While we’re at it, let’s be reminded that for easier dosing, it is recommended to draw up air in the syringe and inject it into the insulin vial; this makes the insulin is easier to draw out from the vial.   Once the insulin is in the syringe, it is important to hold the syringe upright and tap the barrel to move air bubbles to the top, then push plunger to expel the air out through the needle.

Techniques – To Pinch or Not to Pinch

Selecting injection technique focuses primarily to ensure delivery of insulin into the subcutaneous tissue consistently and thus avoiding intramuscular injections.  The technique chosen is primarily based on needle length used and amount of subcutaneous tissue at the injection site.

For most patients, shorter 4, 5, and 6mm needles allow the use of the easier one-handed “no pinch” (without skin fold) technique where  the needle is inserted into the subcutaneous tissue at a 90° angle relative to the skin.  However, even with these shorter needles, this “no pinch” technique may require a 45° angle relative to the skin for children, slim patients and injection sites with thin sub-cutaneous tissue. [viii]

For people using longer needles such as 8mm and 12mm, the two hand “pinch” technique (also known as the “skin lift” or “with skin fold”) should be used.  This is particularly applicable to syringe users because commonly available syringes only come in these longer lengths.  In some cases, a 45° angle may be needed with this technique to further minimize the risk of intramuscular injections. [ix] Please see Figure A for a visual of injection techniques as they relate to the subcutaneous tissue.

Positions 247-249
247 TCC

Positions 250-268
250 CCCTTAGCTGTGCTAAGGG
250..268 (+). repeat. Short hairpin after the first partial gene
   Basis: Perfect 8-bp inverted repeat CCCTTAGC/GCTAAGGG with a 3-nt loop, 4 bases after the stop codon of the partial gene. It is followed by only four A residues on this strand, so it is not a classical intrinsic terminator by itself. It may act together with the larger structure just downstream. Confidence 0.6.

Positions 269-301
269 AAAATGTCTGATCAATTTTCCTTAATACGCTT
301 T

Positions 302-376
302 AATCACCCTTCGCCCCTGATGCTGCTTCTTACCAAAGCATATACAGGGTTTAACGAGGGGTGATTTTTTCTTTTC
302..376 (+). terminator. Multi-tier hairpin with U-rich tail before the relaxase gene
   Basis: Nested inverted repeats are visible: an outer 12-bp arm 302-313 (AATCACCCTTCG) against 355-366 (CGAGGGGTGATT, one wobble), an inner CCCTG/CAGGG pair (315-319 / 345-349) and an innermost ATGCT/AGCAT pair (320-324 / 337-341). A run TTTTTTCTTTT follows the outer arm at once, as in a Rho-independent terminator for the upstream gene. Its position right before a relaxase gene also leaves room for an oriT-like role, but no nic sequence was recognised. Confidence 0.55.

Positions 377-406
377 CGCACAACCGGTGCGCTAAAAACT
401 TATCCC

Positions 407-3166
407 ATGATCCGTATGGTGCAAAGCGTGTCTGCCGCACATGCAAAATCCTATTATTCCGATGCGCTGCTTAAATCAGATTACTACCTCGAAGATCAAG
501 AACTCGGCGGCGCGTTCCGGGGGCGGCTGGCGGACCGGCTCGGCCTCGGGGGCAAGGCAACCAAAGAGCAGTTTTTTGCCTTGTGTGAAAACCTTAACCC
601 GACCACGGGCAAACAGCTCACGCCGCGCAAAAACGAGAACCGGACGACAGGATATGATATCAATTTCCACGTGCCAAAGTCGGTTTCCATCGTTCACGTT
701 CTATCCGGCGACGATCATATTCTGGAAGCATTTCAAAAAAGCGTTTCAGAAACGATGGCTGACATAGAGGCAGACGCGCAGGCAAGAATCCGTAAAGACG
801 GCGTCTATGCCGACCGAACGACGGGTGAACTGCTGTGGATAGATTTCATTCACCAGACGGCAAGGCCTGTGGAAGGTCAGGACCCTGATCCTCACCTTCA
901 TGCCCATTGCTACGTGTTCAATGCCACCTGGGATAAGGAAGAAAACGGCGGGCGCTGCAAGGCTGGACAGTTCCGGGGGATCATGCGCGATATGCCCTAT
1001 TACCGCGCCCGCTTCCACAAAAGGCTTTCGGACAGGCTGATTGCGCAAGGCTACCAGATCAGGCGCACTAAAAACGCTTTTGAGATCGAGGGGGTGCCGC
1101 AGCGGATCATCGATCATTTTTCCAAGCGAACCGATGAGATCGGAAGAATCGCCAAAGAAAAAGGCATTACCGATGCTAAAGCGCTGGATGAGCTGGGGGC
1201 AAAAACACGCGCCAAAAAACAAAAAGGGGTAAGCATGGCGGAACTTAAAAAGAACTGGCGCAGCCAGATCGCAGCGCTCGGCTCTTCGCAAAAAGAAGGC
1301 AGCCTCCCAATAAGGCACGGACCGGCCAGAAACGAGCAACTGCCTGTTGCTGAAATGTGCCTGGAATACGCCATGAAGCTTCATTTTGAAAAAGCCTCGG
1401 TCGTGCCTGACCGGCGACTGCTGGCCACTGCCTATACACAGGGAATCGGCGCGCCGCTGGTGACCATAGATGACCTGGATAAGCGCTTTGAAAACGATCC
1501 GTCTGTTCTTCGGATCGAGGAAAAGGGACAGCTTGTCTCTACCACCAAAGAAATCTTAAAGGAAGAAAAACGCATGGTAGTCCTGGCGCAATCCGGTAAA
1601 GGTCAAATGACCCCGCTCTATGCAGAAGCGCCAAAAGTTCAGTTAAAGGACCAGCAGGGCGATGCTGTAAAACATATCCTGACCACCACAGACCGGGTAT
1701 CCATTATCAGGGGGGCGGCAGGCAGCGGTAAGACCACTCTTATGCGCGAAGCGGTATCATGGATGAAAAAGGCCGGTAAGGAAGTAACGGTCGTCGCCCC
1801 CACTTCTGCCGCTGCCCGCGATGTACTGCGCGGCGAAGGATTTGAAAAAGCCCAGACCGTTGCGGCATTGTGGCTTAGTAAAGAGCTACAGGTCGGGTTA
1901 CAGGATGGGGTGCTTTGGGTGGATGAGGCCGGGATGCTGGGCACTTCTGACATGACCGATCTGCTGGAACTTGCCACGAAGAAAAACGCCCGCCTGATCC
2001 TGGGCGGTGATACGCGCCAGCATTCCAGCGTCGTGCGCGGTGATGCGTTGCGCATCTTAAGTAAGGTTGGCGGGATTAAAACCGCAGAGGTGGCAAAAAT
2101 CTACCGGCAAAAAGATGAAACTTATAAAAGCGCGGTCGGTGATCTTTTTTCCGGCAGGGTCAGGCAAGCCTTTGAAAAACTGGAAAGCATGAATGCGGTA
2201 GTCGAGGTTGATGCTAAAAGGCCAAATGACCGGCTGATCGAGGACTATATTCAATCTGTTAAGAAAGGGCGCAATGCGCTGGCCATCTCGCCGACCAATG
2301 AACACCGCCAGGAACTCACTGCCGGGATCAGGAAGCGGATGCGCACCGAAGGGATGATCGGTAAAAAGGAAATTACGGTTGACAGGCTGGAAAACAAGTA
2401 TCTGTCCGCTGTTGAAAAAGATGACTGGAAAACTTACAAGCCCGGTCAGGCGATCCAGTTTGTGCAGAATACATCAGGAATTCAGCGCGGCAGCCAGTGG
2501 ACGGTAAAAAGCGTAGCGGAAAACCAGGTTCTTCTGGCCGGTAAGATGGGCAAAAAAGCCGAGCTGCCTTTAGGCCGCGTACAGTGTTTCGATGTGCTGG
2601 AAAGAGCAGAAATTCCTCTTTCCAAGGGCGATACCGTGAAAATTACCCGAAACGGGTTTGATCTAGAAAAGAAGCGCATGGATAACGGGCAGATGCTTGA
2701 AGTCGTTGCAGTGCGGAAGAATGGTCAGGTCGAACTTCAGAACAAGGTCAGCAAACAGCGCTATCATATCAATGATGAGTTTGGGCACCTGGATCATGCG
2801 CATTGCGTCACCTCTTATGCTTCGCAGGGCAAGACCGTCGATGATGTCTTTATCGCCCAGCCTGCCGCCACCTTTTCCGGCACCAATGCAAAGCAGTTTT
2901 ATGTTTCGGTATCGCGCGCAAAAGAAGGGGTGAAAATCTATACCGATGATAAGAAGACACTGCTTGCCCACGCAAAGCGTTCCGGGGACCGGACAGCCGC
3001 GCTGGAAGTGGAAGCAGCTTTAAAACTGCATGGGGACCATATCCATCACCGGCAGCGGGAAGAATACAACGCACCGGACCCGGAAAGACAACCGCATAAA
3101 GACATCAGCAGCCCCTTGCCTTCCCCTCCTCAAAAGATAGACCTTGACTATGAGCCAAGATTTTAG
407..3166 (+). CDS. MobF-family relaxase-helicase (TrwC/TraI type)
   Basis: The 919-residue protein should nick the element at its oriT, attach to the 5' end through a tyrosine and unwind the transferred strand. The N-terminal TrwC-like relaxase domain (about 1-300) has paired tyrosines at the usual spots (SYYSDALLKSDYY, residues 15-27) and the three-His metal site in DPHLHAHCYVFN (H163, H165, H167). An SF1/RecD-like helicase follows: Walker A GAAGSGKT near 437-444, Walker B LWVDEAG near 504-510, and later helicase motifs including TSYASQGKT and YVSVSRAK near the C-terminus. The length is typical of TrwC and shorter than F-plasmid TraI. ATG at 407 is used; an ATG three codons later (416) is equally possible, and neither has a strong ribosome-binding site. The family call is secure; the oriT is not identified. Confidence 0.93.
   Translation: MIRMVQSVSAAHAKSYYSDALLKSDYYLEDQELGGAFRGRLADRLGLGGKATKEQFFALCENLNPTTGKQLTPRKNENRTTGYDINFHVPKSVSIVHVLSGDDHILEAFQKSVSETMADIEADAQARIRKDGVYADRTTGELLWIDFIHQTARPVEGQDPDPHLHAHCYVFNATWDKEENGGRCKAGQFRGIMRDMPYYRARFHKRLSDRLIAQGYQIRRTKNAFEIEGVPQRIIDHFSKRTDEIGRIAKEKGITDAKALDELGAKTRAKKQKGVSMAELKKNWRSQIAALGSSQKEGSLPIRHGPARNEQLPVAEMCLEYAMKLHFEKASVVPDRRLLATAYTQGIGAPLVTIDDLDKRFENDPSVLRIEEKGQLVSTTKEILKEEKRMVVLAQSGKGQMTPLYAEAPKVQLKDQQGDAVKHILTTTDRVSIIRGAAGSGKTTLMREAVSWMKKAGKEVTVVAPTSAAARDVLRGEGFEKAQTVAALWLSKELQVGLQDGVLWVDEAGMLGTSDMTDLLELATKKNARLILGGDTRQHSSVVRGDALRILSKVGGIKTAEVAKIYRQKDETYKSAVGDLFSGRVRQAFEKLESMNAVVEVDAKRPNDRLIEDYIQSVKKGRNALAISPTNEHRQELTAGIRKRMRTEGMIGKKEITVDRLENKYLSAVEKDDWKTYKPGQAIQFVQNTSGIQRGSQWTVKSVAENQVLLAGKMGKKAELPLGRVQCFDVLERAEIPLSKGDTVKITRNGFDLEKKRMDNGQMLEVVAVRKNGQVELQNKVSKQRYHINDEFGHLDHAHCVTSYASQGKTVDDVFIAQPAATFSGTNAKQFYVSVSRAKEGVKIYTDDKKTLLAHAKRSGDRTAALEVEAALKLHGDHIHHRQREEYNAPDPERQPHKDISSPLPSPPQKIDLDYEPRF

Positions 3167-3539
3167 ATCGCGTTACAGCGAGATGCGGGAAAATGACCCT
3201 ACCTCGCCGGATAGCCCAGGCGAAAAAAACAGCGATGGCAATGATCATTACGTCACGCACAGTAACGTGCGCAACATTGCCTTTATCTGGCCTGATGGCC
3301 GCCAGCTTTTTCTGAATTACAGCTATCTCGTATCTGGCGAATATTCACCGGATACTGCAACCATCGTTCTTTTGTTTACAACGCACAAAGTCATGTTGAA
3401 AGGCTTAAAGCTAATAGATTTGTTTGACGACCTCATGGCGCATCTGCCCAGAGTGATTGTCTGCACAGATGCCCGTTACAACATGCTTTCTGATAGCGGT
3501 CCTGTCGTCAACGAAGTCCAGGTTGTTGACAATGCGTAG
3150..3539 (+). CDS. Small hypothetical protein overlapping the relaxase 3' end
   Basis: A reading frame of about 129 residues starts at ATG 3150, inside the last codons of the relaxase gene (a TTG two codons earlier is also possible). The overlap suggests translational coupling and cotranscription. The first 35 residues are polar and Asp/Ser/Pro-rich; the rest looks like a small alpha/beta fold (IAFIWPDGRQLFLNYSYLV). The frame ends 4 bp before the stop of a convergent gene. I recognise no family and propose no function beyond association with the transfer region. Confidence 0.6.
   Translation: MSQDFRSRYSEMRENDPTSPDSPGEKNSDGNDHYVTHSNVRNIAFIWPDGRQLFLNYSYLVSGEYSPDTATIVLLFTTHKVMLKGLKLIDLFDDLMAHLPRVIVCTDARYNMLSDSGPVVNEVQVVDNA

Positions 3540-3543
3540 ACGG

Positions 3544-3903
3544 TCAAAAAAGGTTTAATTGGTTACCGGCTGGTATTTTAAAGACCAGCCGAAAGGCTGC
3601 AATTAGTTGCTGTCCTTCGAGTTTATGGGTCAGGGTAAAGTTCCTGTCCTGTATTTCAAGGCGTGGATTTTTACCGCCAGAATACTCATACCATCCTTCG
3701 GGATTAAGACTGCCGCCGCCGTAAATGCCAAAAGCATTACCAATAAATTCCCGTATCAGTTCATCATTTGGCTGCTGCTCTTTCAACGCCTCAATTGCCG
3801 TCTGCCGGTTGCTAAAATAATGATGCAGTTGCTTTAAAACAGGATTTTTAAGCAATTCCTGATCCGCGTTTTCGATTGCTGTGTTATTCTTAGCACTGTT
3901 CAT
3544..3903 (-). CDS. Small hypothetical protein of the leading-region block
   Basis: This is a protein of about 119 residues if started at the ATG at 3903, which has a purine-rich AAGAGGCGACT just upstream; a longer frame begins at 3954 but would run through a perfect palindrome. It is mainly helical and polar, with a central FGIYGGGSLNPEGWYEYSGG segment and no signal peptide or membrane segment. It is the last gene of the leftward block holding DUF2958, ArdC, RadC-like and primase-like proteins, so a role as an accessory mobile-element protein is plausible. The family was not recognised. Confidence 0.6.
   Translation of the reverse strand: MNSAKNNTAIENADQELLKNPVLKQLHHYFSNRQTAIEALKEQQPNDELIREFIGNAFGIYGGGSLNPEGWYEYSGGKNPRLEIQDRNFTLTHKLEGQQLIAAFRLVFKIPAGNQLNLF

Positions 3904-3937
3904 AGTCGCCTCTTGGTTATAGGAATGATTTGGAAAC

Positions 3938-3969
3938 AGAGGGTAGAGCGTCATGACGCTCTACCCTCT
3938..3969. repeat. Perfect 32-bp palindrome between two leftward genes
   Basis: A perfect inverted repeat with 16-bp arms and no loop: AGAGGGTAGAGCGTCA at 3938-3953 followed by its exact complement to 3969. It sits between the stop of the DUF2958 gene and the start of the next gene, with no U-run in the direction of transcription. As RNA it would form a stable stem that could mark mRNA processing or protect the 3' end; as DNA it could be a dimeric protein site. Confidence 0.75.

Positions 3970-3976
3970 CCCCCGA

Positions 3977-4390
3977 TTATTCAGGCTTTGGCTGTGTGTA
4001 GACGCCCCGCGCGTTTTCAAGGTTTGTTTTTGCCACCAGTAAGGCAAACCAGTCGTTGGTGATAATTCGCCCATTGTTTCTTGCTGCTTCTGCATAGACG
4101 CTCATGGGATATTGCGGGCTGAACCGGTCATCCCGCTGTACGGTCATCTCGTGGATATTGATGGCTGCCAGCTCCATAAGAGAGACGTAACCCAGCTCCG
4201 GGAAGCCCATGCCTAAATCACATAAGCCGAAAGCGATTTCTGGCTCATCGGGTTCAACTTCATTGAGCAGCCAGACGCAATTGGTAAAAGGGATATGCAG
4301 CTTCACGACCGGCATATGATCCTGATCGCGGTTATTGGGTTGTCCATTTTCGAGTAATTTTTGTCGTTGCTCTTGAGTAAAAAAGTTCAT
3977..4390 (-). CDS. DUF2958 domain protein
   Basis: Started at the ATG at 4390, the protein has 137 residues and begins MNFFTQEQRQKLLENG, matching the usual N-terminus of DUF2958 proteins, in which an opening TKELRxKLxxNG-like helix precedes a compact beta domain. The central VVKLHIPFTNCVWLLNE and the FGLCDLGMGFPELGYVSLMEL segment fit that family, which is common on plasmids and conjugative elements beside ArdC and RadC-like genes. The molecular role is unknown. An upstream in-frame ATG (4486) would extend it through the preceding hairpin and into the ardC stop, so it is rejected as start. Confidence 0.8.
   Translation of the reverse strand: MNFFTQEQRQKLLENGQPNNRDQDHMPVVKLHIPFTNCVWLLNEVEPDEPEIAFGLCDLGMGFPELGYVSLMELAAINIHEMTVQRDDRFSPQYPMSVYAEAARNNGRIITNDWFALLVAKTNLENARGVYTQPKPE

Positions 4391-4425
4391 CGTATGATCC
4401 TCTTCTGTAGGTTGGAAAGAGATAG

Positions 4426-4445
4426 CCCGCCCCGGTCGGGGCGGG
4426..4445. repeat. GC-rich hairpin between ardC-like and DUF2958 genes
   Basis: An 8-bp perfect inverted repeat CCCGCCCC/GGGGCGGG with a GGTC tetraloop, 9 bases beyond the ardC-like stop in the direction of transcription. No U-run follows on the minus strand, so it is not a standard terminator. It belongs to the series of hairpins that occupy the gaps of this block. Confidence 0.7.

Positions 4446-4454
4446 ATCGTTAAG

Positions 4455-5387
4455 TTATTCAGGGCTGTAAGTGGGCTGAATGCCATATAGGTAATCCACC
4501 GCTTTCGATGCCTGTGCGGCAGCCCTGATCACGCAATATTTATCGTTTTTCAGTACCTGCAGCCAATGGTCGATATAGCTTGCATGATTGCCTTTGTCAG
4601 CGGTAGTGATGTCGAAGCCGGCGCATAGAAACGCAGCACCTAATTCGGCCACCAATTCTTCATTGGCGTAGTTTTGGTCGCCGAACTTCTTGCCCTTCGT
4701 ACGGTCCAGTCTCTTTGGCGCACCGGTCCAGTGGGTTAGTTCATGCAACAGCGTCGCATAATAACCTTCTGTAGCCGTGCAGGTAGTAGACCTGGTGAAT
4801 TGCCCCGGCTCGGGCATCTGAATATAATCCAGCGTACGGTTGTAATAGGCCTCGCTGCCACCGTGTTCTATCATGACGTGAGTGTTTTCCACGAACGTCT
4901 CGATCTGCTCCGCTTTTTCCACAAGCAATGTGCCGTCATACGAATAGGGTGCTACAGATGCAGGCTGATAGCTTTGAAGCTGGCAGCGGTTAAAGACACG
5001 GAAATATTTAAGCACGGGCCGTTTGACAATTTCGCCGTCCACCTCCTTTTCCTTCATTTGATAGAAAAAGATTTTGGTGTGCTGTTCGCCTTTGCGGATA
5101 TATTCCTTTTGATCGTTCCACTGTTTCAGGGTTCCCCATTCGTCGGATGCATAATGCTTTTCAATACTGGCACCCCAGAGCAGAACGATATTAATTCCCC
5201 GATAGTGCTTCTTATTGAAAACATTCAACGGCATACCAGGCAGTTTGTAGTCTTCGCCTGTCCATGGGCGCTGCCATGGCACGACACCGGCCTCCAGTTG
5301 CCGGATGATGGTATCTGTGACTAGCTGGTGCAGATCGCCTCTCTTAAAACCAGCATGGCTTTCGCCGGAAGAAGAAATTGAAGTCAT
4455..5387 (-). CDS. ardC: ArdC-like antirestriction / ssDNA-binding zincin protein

Figure A:  Correct injection techniques into the subcutaneous tissue.
Image courtesy of Ypsomed AG.

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Cleanliness

Patient hands, injection sites and cartridges or vials should be clean when performing an injection.  If they aren’t it is recommended to use soap and water to clean hands and injection site.  If alcohol is used, as it is often recommended in institutional or home care setting, the alcohol should be dry before injecting to minimize injection discomfort. [x]

Insulin Considerations

Insulin vials, cartridges, and pre-filled pens should be refrigerated until opened.  Once opened, they can be stored at room temperature.  Insulin should not be used past its expiration date or for a little less than a month after opened – the package inserts have more information on this.  It is best to inject at room temperature for greater injection comfort.  Cloudy insulin must be re-suspended before each injection by rolling the pen, vial or cartridge ten times then tipped ten times until it has a uniformly white appearance.[xi]

Using Needles Once – Is That Really Necessary?

Manufacturers say to use pen needles only once.  Is it just a self-serving message to sell more needles?  No.  For one thing pen needles are designed and approved for single use.  Nevertheless, there are many other reasons why needles should only be used once.  Today’s needles are finer and thinner than ever, so using them only once may reduce the risk of burred, dull, and broken needles which can be more painful and lead to lipohypertrophy.   Re-using pen needles also strips away the silicone coating which further contributes to painful injections.  Single use also reduces the risk of clogged needles because left over insulin in the cannula can crystalize in the needle and block it.  In addition, if left on an injection pen, insulin can leak out and lead to inaccurate dosing later and, in the other direction, leaves the door open for contaminants to enter the cartridge.[xii]  Finally if that doesn’t cause one to pause, imagine a used Q-tip®, would one use that again?  No!  Then why put a used needle back in one’s body?